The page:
How many hours do you work, really work, each day? Do you talk to your friends or family during working hours? How many personal emails do you send each day? Do you take a lunch break? Do you chat with co-workers? Do you surf the Internet? Do you use Facebook, MySpace or Twitter? Take smoke breaks? How many personal text messages do you send each day? Do you drive between sales calls?
If you answered “yes” to any of those questions, then you’re wasting time you could spend with your family or in any other quality activity. If you take the amount of hours you are “at work” each day and subtract the amount of hours you spend wasting time, then you’ll get the total number of hours you really work each day. When I worked in corporate America, I was at the office 9.5 hours a day, but if I subtracted the numbers of hours I spent chatting with co-workers, talking to my boyfriend, taking bathroom breaks, responding to personal emails, taking coffee breaks, surfing the Internet, and other activities not related to work, then I truly worked about five hours a day! What about you?
Be brutally honest here. Track how much time you spend each day on the following. Add the time together at the bottom.
Making personal phone calls __________________
Writing/reading personal emails __________
Eating lunch __________________________
Taking breaks/smoking __________________
Chatting with co-workers ________________
Surfing the Internet ____________________
Checking Facebook/Twitter _______________
Sending text messages __________________
Grand Total: ______________________
Number of hours you’re physically at work each day _______
Subtract Grand Total minutes/ hours from above ________
Hours you can work and still make what you’re making now _________
The grand total of hours and minutes you calculated above is exactly the number of hours and minutes you can immediately cut from your working hours.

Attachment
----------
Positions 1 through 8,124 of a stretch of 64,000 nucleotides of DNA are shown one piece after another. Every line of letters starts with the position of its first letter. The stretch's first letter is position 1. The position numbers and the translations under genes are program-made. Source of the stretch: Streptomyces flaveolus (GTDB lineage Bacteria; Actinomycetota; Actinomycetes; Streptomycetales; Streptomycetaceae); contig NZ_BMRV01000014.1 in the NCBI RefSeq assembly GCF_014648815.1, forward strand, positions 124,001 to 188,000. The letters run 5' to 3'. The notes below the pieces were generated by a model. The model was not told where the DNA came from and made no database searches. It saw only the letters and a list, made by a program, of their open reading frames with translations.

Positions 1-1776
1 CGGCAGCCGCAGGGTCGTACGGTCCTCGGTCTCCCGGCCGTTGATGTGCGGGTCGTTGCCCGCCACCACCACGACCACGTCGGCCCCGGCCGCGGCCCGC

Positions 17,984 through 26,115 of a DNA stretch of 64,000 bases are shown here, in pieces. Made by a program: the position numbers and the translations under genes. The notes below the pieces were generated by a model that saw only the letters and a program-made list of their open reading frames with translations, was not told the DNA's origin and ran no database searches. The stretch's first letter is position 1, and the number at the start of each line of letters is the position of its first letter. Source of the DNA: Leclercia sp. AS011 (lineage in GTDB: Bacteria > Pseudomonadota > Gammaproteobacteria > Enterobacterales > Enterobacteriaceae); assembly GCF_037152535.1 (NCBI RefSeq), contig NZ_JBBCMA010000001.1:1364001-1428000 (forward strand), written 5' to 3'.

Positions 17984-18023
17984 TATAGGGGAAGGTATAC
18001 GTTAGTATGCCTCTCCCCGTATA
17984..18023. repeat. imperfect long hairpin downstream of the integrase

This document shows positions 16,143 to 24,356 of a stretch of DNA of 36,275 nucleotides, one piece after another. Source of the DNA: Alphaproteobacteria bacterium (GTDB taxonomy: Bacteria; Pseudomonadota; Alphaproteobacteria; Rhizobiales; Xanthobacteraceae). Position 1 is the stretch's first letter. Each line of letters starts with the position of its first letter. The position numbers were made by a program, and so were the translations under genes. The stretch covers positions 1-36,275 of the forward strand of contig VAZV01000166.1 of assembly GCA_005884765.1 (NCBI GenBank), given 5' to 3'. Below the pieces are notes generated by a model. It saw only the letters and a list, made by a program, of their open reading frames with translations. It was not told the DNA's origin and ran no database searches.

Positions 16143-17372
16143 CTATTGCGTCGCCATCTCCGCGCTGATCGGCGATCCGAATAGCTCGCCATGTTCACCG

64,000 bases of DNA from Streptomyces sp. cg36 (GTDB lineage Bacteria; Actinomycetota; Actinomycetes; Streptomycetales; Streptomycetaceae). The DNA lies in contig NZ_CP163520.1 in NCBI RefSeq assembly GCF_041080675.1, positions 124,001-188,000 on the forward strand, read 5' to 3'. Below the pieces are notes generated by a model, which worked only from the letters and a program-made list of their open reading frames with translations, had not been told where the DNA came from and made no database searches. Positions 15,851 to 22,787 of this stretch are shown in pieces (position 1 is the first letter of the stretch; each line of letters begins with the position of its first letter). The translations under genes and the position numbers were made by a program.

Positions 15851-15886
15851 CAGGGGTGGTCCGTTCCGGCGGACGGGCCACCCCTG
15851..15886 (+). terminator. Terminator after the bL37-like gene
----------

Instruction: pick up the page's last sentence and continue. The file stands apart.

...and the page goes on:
Once my daughter was born, instead of “being at work” for eight to ten hours a day, but only truly working four or five hours, I decided to “be at work” for four hours and work every second, every minute, of that time. I found that being “in the zone” for four solid hours and not killing my momentum by taking a break or answering a phone call, my sales tripled because I made every minute count and my momentum was unstoppable. Here is my four-hour workday blueprint:
Turn Off Your Phone!
Unless your spouse is due to give birth any minute, there is no personal call, no email, no text message and no website you can’t live without for four hours. Phones are the biggest time wasters and distractions at work. In my old days, if I were having a bad sales day or feeling unmotivated, I’d call a friend and chat for an hour! No wonder my sales then were a fraction of what they are now.
Unless your phone is your key asset for doing business, have an outgoing message on your phone that says, “Hi, this is ______. Your call is important to me. I return all calls every afternoon after three o’clock so I can focus on work. Please leave a message and I’ll return your call after three today.” How difficult is that? Don’t be at your phone’s beck and call. Be in control of your schedule and your time. Tell the same to your loved ones. “Honey, I love you and appreciate you calling me during the day. But from now on, I’m going to turn my phone off every day until three so I can be more productive. I’ll call you at three.”
Phones have become such a major distraction that in the last few years when I’m training new hires how to sell insurance, I can immediately tell how successful they’ll be based on how often they take personal calls during the day. The trainees who turn off their phones and take their training seriously usually end up being very successful—because they prioritize their time. The trainees who grab their phones every time they ring end up failing miserably. A distinct correlation exists between the amount of time a person spends on the phone and that person’s level of success.
When I sold educational books in the 90’s, I didn’t have a cell phone from 1992 to1998. When ten prospects in a row slammed the door in my face, what did I do? I had no other option but to keep knocking. When I felt lonely and wanted to find my roommates, what did I do? I kept knocking. Since I had no form of communication, I was forced to deal with my emotions and simply keep working. I got my first cell phone around 1999. From that time up until a few years ago, keeping a tight schedule, handling my emotions and eliminating distractions were harder than ever. Why? Because of that little invention called a cell phone. In 1999, when ten people slammed the door in my face, I’d call my roommate. When I felt like meeting a friend, I’d call her and meet up with her. I was completely off schedule because of my phone. Now in 2009, we have phones with Internet, text messaging, Twitter, Facebook, e-books and videos. I highly suggest you leave your phone at home or be self-disciplined enough to keep your phone turned off while you’re working. If you want to have a successful career and only work four hours per day, you must focus and eliminate all distractions—including phone calls.